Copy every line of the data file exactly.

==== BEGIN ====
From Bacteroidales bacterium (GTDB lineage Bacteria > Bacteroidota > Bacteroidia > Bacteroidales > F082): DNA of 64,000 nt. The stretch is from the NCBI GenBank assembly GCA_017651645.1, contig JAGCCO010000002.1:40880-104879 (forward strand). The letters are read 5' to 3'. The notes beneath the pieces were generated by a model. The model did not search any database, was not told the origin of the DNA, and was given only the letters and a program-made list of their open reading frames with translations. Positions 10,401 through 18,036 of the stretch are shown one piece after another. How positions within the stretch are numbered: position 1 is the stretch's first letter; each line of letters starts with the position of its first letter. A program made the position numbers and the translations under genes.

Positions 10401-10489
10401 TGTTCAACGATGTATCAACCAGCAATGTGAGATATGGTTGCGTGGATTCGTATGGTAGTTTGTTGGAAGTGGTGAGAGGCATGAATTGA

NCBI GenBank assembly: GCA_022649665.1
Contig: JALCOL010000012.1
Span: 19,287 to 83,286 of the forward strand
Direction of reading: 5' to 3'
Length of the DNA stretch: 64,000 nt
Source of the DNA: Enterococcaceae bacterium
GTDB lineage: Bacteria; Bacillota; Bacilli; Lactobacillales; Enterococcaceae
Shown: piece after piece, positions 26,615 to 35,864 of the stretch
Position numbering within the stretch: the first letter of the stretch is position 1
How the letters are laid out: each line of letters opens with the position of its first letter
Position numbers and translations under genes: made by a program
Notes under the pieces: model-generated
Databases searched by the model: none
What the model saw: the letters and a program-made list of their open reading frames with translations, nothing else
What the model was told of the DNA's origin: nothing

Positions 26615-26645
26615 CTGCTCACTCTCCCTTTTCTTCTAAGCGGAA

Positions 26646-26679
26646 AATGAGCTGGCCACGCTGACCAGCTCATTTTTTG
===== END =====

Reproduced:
From Bacteroidales bacterium (GTDB lineage Bacteria > Bacteroidota > Bacteroidia > Bacteroidales > F082): DNA of 64,000 nt. The stretch is from the NCBI GenBank assembly GCA_017651645.1, contig JAGCCO010000002.1:40880-104879 (forward strand). The letters are read 5' to 3'. The notes beneath the pieces were generated by a model. The model did not search any database, was not told the origin of the DNA, and was given only the letters and a program-made list of their open reading frames with translations. Positions 10,401 through 18,036 of the stretch are shown one piece after another. How positions within the stretch are numbered: position 1 is the stretch's first letter; each line of letters starts with the position of its first letter. A program made the position numbers and the translations under genes.

Positions 10401-10489
10401 TGTTCAACGATGTATCAACCAGCAATGTGAGATATGGTTGCGTGGATTCGTATGGTAGTTTGTTGGAAGTGGTGAGAGGCATGAATTGA

NCBI GenBank assembly: GCA_022649665.1
Contig: JALCOL010000012.1
Span: 19,287 to 83,286 of the forward strand
Direction of reading: 5' to 3'
Length of the DNA stretch: 64,000 nt
Source of the DNA: Enterococcaceae bacterium
GTDB lineage: Bacteria; Bacillota; Bacilli; Lactobacillales; Enterococcaceae
Shown: piece after piece, positions 26,615 to 35,864 of the stretch
Position numbering within the stretch: the first letter of the stretch is position 1
How the letters are laid out: each line of letters opens with the position of its first letter
Position numbers and translations under genes: made by a program
Notes under the pieces: model-generated
Databases searched by the model: none
What the model saw: the letters and a program-made list of their open reading frames with translations, nothing else
What the model was told of the DNA's origin: nothing

Positions 26615-26645
26615 CTGCTCACTCTCCCTTTTCTTCTAAGCGGAA

Positions 26646-26679
26646 AATGAGCTGGCCACGCTGACCAGCTCATTTTTTG